"The strike has clearly challenged us to approach the TV world a little differently over the next weeks," said Eric Blankfein, senior VP-channel insights director at Horizon Media. "We are looking to provide our clients with alternatives in reaching their audiences at a crucial time of year. Retail is so focused on fourth-quarter results that we can't afford to have a drop-off in audience delivery." The strike offers good reason to evaluate and consider moving some clients into venues such as cinema, radio, digital and print, Mr. Blankfein added.
The networks' inventory of ad time is already particularly tight, owing to the erosion of live viewing this TV season and last. For the first five weeks of the new TV season, live ratings among adults 18 to 49 were down 11% on the broadcast networks, according to Steve Sternberg, exec VP-audience analysis for Interpublic Group's Magna Global.
A ratings drop now will only thin out inventory. Networks "still have audience delivery units they owe people for," said Steve Kalb, senior VP-director of broadcast at Mullen.
When the Writers Guild of America last went on strike, in 1988, broadcast TV was the dominant way marketers reached the masses. But today advertisers can cobble together that reach themselves from a dizzying number of media alternatives that have cropped up in the past few years, not to mention reliable standbys such as print, radio and outdoor.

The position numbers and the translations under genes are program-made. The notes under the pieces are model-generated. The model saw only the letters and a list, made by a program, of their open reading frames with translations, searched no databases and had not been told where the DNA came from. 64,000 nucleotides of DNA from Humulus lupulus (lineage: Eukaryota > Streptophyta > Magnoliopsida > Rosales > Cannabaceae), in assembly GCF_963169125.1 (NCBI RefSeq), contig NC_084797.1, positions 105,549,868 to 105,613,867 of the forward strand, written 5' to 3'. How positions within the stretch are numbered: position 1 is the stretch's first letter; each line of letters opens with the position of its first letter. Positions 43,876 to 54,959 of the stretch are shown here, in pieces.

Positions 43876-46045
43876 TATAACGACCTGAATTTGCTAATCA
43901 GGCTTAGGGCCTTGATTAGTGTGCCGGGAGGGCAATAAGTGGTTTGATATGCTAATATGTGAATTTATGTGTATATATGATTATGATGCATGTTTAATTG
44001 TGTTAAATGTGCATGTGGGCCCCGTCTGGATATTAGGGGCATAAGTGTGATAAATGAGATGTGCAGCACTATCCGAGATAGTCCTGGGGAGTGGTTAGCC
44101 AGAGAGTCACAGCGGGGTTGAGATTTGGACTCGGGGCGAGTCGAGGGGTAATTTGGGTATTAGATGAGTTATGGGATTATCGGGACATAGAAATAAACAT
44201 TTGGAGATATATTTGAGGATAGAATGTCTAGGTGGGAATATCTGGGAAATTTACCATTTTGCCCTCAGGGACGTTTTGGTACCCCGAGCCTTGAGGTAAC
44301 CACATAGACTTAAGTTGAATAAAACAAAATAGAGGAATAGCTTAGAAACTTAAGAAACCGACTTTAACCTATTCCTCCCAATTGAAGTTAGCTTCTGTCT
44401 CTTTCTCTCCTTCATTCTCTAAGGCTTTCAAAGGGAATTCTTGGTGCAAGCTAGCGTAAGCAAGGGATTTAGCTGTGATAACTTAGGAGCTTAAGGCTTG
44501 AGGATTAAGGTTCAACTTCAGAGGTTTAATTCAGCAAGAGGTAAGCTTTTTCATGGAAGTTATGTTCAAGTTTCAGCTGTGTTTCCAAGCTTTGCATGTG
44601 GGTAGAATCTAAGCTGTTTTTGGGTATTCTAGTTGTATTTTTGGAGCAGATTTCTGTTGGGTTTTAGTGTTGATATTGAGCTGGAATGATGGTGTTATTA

Broadcast networks have indicated they have enough original episodes to get them through the holiday season, but buyers are concerned that ratings will slip as more repeats make their way into the schedule, crimping marketers' ability to reach consumers during the all-important holiday sales session and beyond.
Initial signs of strain are already starting to surface. Ratings among coveted demographics for "The Tonight Show" and "Saturday Night Live" -- both in repeats because of the strike -- showed double-digit declines the week of Nov. 5. Meanwhile, one out of four adults surveyed in a poll by WPP Group's MindShare said the strike would affect or change their viewing habits. The poll found that 25% of the sample would "most likely" turn to books, magazines and newspapers if a favorite show was not on the air.
Buyers at Mullen are in the market for "scatter" ad time for as early as January 2008. "There may be certain clients that downplay prime time in exchange for other dayparts," Mr. Kalb said, since broadcast-network programming in January could contain far fewer original episodes than it does now.
No doubt the strike has other media outlets licking their chops at the idea of getting a piece of broadcast TV's billions. "We don't want to exploit the writers strike, but we want to be able to be a partner the industry can look to if they're concerned about television underdelivery," said Mark McLaughlin, VP-audience strategies at Yahoo. A spokeswoman for Univision said the Spanish-language network is emphasizing its 52-week schedule of original programming to media buyers.
Matthew Warnecke, VP-local and national radio for WPP's MediaCom, said he has not yet seen a shift out of broadcast TV into other media as a result of the strike. But, he said, "that doesn't mean everybody is not talking about what we need to do if ratings tank."
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Contributing: Nat Ives, Abbey Klaassen and Andrew Hampp